Serving Black & White

Black and white have an intimate relationship.

Together they carry the connotations of good and evil, light and dark, positive and negative, yin and yang. Without one you cannot have the other.

Traditionally, black ink has been printed on white paper. As goes so many technological advances, cost is involved. So much so, that ink was expensive and minimal usage was necessary. However, other understandings emerged from this circumstance. Specifically, the knowledge that ink/printing on paper is a reflective technology. Meaning, that (sun) light bounces off of paper to create an image on the eye.

With modern technology, such as television and computer displays, they are transmissive. Thus, transmitting light to create an image on the eye.

While the eye is attracted to an object in a blank space, such as large white circle on a black printed page, what also should be considered is what is easiest or more comfortable on the eye. The near equality of use of black on white with both paper and computer displays is the focus here.

As a transmissive technology, computer displays beam large amounts of artificial light when its display is white. A large portion of the Internet's web sites have a white background. My guess would be around 80%.

This seems to me that people (and even designers) believe the print world and digital world to be equivalent to present information. Obviously, that is not true. However, omitting the additional traits that digital information can be dealt with, let us remain with the colors on a static presentation.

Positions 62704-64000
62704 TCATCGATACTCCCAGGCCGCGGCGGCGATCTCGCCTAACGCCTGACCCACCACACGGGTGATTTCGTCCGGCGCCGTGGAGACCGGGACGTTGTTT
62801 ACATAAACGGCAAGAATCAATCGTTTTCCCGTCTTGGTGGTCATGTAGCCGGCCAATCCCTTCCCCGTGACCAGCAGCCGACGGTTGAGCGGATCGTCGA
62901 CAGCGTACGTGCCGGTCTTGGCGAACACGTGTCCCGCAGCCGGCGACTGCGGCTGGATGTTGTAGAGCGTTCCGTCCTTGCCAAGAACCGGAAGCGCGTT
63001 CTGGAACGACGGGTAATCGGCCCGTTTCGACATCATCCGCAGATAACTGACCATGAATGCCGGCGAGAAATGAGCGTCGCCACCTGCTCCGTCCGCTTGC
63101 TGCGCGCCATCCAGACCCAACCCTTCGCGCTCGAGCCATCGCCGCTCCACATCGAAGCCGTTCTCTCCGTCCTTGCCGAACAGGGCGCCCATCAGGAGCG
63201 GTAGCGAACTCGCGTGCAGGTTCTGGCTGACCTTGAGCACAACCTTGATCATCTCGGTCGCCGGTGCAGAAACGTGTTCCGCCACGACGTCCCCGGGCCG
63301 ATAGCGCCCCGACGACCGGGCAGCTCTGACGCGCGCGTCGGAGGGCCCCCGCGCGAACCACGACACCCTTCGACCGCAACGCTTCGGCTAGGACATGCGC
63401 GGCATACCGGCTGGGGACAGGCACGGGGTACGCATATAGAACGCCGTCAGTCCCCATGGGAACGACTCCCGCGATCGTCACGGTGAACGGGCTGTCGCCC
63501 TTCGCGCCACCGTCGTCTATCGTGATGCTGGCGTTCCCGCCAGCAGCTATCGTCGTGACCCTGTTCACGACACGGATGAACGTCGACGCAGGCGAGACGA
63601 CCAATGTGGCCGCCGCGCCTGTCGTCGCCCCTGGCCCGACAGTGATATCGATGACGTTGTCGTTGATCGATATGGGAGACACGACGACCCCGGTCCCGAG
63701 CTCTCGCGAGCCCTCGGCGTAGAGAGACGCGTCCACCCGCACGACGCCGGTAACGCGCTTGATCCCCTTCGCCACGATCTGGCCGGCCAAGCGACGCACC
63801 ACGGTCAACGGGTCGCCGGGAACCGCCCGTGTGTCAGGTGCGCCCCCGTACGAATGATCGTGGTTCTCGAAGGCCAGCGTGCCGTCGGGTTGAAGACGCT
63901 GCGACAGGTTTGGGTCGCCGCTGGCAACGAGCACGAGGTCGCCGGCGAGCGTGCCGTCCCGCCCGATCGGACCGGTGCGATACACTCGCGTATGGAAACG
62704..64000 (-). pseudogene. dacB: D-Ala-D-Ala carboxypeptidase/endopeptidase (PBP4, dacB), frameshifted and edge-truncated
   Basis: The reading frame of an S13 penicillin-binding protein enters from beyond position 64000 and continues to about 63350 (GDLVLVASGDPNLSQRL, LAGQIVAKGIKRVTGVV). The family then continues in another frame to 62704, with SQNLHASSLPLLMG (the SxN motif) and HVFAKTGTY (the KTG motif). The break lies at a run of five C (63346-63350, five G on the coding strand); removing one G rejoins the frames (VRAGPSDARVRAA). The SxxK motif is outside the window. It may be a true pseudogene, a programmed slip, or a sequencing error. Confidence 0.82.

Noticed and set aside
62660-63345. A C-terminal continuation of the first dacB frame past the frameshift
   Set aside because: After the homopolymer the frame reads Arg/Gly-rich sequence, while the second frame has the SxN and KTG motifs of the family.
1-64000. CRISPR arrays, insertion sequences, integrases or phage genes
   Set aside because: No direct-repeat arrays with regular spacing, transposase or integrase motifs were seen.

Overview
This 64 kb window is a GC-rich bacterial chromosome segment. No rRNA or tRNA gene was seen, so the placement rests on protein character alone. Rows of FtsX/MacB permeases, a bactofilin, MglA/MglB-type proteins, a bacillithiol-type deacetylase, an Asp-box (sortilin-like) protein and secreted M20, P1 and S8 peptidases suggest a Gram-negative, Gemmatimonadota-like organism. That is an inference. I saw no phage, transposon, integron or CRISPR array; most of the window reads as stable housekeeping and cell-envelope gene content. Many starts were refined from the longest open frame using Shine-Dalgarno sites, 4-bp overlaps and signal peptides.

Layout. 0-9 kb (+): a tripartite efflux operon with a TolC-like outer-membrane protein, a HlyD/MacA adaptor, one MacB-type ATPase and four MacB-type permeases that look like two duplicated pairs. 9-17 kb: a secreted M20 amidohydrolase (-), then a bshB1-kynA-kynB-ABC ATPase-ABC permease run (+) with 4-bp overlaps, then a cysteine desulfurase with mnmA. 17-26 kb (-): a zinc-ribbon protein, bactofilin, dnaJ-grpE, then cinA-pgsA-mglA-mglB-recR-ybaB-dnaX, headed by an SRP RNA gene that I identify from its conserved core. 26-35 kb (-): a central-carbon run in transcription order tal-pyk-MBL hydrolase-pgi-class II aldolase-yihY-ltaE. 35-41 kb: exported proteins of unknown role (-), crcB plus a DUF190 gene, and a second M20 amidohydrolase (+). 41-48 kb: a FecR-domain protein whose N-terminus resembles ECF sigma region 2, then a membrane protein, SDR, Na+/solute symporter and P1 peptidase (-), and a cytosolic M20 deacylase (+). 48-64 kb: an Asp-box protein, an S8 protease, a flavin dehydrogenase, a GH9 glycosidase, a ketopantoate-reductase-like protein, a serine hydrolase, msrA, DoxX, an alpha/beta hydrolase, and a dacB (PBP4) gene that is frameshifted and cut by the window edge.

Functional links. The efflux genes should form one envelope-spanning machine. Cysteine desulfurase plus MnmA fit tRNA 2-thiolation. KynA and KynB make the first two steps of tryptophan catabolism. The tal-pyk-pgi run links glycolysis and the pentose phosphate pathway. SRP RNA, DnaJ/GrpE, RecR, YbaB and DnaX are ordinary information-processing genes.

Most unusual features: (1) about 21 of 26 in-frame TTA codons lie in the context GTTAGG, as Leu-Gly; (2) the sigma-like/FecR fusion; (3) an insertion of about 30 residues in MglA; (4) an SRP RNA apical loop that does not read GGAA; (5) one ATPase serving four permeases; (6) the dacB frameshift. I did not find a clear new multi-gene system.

With completely white screen on a computer display, all pixels are on. Thus, a bombardment of transmissive light enters the eye. This is counter-intuitive to a natural eye attraction to an object.

Going back to the circle presented, we can interchange the focus appropriately for the medium (paper or computer display). A white circle on a black background for a computer display would focus all of the emitted light from the circle, which would naturally attract the eye there (both from an energetic/active level as well as an object to view). A black circle on white paper brings the eye to it because it has modified the paper by adding ink to it.

In summary, best usage of:
print = black on white
screen = white on black

1 comment:

Ford E. Pedersen said...

Blackle uses the Google search engine and states how many watt hours are saved using black background versus a white background.